1) Cleveland's energy
Normally the game after a team comes out flat, the No. 1 goal all week is to aggressively fly out of the gates. The Browns need to do this. Own the line of scrimmage, make big hits on special teams, sack the quarterback to quiet the crowd, get a big chunk yardage play down the field early in the game. Like coach Mike Pettine said: No one remembers how you start the season, it's how you finish in December. Cleveland needs to be the tone-setter against Carolina, and it needs to set it early.
What to watch for: Josh Gordon. This offense has struggled to generate vertical plays in recent weeks and the 23-year-old is the best target on the roster.
2) Browns defensive backs vs. WR Kelvin Benjamin
It's rare you can call a rookie the real-deal, but the 6-foot-5 240-pound Benjamin is. The 28th overall pick in the draft needs just 48 yards to reach 1,000 on the season and he's been an even more impactful weapon in the red zone with nine touchdowns. Cleveland's cornerback situation for Sunday's game is still foggy. Joe Haden didn't practice Wednesday (shoulder) and stud rookie nickel back K'Waun Williams (hamstring) hasn't practiced in more than a week. The Browns feel strong about the season Buster Skrine is having and trust him marking Benjamin. But remember, another gigantic rookie receiver, Tampa Bay's Mike Evans, went off for 11 catches, 124 yards and two touchdowns back in Week 8.
What to watch for: Donte Whitner. Expect him to help shade on Benjamin if Haden isn't able to go. It's also been a few weeks since Whitner's been involved in a turnover, a rarity for a player who is around the ball as much as he is. Don't be startled if that changes.
3) Johnny Manziel
Manziel had the right attitude Wednesday in the locker room, saying "last week is last week, and last week is in the past. It's not about anything having to do with last week. That's in the past." There's no reason to try and explain or dwell on his unpleasant start against Cincinnati. Everything now is about bouncing back against Carolina. Manziel said he will hesitate less this week and strive to make throws quickly from the pocket. "I just second-guessed myself a couple times, and that's when I got myself in trouble."
What to watch for: Manziel not turning the ball over.
"The crossing route to [WR Andrew] Hawkins that got picked off last week was strictly based off me not throwing the ball with a lot of confidence behind it," Manziel said. "It kind of tailed off the throw and it kind of floated off me a little more. You can't do that. If you're going to throw the ball, see your reads, trust what you saw, and then throw it hard and throw it effectively."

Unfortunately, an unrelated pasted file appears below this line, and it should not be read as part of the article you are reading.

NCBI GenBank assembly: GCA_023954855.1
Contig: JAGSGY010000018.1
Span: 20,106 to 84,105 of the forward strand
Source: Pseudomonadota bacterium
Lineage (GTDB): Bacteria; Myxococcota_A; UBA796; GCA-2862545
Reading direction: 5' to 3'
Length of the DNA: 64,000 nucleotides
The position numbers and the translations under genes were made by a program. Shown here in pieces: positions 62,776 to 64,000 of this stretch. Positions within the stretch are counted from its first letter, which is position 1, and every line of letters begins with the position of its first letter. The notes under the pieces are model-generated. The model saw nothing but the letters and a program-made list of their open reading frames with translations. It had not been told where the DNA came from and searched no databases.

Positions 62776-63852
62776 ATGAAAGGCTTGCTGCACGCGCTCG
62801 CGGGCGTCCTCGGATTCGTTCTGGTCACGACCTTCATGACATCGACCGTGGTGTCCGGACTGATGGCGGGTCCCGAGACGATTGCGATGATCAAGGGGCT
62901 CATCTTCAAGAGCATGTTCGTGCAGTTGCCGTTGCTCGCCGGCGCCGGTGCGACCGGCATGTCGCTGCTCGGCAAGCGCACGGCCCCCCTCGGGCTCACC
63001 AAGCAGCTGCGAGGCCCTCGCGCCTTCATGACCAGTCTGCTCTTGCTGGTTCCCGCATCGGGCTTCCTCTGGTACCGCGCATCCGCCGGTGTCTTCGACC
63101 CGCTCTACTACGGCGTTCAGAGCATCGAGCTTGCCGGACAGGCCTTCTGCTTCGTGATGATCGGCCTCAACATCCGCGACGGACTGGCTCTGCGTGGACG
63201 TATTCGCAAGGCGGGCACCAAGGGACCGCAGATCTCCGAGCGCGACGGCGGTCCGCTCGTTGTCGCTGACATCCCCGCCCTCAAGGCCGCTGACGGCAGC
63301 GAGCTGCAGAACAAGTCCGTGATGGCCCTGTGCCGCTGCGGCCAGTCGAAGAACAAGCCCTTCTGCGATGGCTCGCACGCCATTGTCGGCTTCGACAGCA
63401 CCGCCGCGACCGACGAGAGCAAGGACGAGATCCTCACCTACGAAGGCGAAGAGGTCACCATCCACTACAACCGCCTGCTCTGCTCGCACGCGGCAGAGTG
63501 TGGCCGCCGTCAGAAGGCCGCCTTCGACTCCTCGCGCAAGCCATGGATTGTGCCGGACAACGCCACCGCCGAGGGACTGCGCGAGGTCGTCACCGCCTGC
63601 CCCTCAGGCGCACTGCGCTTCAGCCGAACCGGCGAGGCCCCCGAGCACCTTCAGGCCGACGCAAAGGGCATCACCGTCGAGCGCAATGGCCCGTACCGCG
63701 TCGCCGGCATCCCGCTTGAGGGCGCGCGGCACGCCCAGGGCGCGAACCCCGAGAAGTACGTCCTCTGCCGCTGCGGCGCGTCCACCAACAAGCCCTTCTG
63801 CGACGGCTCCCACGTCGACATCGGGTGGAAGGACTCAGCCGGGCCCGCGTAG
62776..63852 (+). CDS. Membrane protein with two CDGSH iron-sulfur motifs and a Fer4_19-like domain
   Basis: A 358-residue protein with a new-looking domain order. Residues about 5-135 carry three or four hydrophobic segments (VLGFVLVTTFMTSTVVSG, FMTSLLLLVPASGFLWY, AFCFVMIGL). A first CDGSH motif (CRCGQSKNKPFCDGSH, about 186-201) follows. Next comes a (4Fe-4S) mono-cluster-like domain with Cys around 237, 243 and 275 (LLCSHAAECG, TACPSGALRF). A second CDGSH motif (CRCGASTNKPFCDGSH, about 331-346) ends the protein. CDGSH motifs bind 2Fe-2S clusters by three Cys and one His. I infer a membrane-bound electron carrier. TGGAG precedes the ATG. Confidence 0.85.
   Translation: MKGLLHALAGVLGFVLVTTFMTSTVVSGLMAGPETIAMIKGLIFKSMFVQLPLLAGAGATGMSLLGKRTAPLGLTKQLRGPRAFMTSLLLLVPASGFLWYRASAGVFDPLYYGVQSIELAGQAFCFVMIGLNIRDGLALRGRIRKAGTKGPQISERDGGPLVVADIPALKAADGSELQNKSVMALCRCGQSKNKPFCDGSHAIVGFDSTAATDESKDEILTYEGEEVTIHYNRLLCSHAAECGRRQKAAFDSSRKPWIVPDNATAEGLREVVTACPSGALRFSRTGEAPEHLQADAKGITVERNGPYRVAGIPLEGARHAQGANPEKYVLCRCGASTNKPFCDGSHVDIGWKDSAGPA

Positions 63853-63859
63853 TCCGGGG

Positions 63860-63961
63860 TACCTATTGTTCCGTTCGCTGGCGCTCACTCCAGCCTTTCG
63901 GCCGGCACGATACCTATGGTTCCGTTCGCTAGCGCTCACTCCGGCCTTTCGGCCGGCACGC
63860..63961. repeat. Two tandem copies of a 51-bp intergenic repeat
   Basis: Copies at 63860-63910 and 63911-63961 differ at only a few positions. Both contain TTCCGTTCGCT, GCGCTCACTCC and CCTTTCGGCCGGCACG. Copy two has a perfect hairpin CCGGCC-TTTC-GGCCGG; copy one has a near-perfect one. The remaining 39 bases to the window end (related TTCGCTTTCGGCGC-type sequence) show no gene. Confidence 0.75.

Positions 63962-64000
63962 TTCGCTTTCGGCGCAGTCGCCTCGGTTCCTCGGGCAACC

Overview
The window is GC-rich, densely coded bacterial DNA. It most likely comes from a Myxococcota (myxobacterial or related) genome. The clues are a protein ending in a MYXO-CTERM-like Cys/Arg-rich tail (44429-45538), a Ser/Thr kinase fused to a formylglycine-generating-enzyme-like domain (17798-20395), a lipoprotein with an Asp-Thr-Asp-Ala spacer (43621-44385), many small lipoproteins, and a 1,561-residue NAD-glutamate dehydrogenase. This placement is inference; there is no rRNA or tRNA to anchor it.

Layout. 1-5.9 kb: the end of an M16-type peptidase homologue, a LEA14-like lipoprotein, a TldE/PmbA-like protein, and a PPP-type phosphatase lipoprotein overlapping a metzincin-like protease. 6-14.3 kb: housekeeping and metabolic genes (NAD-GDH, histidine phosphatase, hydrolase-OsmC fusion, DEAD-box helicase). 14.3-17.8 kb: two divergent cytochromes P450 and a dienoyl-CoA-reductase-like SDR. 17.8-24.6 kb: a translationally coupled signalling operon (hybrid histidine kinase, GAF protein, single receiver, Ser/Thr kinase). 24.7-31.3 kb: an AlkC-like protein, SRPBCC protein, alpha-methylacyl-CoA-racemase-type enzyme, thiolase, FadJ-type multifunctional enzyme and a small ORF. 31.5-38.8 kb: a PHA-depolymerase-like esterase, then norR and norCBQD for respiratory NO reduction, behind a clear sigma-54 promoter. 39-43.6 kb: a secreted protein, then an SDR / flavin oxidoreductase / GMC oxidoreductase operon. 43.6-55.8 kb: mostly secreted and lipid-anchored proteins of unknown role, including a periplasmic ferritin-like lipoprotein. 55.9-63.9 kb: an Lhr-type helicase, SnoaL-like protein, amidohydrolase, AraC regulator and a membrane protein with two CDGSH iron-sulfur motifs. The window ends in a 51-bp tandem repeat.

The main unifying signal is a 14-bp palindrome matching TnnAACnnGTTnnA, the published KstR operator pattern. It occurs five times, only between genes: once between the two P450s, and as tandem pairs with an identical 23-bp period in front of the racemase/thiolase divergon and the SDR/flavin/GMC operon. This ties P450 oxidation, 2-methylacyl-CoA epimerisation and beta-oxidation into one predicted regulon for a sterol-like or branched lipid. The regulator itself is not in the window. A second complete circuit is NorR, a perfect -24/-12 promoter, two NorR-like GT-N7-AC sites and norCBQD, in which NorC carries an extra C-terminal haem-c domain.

Manziel knows where he needs to improve. Now it's about showing it against the Panthers.
4) The Browns offensive line
Cleveland has run into serious predicaments when facing physical defenses that play in a 4-3 front – exactly what Carolina does. Even though this unit headlines two likely Pro Bowlers in Joe Thomas and Joel Bitonio, collectively, it's been just as big of a reason for the murky play on offense. The unit has challenged itself to be better Sunday in Charlotte, finishing off blocks until it hears multiple whistles blowing the play dead.
What to watch for: Mitchell Schwartz. Even though the right tackle gave up a sack against the Bengals, Pettine said it might have been his best game of the season. The third-year pro still hasn't missed a snap in his career, either, joining Thomas and Bitonio.
5) Barkevious Mingo
The stretch of games Mingo has played between Atlanta and now is arguably the most effective of his career. Pettine and defensive coordinator Jim O'Neil said Mingo's role in the scheme is do all the dirty jobs that don't produce stats – taking on two blockers, covering tight ends, playing as a decoy in stunt blitzes. Yet Mingo, bum shoulder and all, has still found a way to be near the ball and make plays.
What to watch for: His improvement as a pass rusher. The Browns pride themselves on pressuring the quarterback but their 29 sacks are tied for 25th in the NFL. Mingo is looking to show he can wrap up quarterbacks when they still have the ball in their hands, even if it is the monstrous Cam Newton.